Monday, August 12, 2013

Canadian Week in Review 12 August 2013 Special Edition: The 1921 Census


The 1921 Census Remember that this census is in “browser mode only” at the current time, not an “every name index” Go to


This week the OGS came out questioning the partnership between the Library and Archives Canada and Ancestry. Read the full blog at

The 1921 Canadian Census is now Available Online There are some helpful hints on Eastman’s blog, in the comments section, for finding your ancestor.

Dear Myrt has a question about why Ancestry would put on “browsable images” when, according to her; they usually wait until the index is finished before they put it online. (I think the answer is in the agreement between Ancestry and the LAC). 

John D. Reid has all sorts of census information on his site at,  and Lorine McGinnis Schulze in her Olive Tree Genealogy Blog at

There is a statement on the Library and Archives Canada site at

Facebook, Videos, You Tube

The Library and Archives Canada Facebook page The conversation continues....

Newspapers Articles of the Week

1921Canadian Census data released online, to genealogists’ delight 

Story of the Week

Release of the 1921 Census

It’s been quite a week.

Wednesday morning, there were rumors swirling around Ottawa about the immediate release of the census, either on Wednesday afternoon or Thursday.

And then later on Wednesday, the word was that it would be released on Thursday at around 2 pm. And the census was released by Ancestry – which have upset some people. Some people are upset because it isn't an “every name index” – it is only available by district and sub districts, at the present time.

So the fallout (good and not so good), has followed on the weekend. There have been statements made on the pro and con side of the argument of the partnership between the Library and Archives Canada and Ancestry which will go on for years to come, I suspect. And the basic partnership arrangement was made some years ago when the LAC was starting to feel the budget crunch, and realized they couldn't sustain such a large undertaking as indexing the census or the passenger list – but it has raised its ugly head once again.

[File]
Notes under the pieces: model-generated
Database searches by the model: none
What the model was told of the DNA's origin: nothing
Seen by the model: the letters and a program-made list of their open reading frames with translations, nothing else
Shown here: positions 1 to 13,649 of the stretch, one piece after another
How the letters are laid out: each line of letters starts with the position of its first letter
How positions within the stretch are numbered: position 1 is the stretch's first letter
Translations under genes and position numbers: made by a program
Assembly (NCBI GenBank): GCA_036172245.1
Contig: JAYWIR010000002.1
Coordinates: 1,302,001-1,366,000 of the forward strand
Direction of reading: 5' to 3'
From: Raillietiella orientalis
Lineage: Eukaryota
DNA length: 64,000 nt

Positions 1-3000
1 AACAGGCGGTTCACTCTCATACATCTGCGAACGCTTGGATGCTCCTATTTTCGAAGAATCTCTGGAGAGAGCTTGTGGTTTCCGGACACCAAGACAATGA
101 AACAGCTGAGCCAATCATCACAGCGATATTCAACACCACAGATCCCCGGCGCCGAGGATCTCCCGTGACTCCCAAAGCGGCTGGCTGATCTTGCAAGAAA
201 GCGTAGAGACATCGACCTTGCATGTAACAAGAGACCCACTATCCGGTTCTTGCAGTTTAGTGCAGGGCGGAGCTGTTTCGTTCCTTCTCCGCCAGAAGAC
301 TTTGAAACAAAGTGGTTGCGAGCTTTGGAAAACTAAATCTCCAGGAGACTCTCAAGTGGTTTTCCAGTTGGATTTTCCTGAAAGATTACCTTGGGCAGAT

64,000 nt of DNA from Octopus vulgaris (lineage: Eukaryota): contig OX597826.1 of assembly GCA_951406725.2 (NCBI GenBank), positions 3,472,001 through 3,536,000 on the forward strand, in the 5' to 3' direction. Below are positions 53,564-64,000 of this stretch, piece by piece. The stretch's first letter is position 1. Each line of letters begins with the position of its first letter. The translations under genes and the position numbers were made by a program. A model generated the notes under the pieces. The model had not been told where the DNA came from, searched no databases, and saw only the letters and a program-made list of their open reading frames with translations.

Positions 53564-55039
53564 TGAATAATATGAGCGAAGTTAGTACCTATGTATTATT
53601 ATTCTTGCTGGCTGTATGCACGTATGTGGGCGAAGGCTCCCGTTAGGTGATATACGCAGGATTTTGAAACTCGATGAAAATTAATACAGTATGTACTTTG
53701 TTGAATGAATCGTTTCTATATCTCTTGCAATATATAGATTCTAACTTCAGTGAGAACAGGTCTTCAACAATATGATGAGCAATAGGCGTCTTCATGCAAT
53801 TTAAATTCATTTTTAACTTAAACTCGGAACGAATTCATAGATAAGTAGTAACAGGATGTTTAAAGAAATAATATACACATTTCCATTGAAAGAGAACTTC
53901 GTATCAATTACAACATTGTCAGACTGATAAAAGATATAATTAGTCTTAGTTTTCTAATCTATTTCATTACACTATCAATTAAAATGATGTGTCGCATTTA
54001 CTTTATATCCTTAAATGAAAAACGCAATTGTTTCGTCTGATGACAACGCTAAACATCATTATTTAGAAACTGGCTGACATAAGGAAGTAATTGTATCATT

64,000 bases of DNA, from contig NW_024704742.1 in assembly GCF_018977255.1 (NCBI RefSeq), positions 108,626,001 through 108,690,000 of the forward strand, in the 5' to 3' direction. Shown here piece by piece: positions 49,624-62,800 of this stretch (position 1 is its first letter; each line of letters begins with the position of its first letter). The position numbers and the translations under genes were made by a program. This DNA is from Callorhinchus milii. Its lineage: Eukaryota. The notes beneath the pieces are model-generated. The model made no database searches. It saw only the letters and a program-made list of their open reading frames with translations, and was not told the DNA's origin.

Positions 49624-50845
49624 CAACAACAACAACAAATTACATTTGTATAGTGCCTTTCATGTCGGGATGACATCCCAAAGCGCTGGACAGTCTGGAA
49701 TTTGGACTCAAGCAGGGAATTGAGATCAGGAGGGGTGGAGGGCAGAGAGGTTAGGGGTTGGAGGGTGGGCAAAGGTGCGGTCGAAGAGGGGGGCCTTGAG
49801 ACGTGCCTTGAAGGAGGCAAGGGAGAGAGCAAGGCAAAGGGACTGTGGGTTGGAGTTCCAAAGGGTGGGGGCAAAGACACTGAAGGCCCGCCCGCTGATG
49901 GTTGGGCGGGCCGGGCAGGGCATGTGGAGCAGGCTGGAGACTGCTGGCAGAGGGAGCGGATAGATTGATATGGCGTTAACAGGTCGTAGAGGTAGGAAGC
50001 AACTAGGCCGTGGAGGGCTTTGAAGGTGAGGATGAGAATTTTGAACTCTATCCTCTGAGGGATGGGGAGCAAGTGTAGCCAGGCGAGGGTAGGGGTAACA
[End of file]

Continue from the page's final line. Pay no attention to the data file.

And that brings up all sorts of questions. For instance, should there be one genealogy society in Canada to speak for genealogists in such matter as to who handles such delicate data as that found in the country’s census? Questions like this one were asked back when the 1911 Census was being delayed, but nothing came from it, except a few scattered meetings.

So that leaves the census in a limbo of browsing by districts and sub districts until the “every name index” is put online by Ancestry, 2-3 months from now. It is a   subscription site, although you can view for free if you take advantage of their 14 day or 30 day offer, or have a subscription with, or is included in your package, or you can go to a library which has access to Ancestry - the library edition.

So it’s onto our next census challenge – the 1926 Prairie Provinces (Manitoba, Saskatchewan, Alberta) census which will be released in 2018.

Reminder: Check out Canadian Week in Review every Monday for the latest in Genealogy, Heritage, and History news in Canada. It’s the ONLY news blog of its kind in country! The next post will be 19 August, 2013

1 comment:

Lanaudi said...

I hope ancestry doesn't have the exclusivity on 1921 census. For they outsource indexing to China, which is such a pity with French names: often you can't find the persons you are searching for. To supply to indexing limits, having accessibility to other indexes is of primery importance.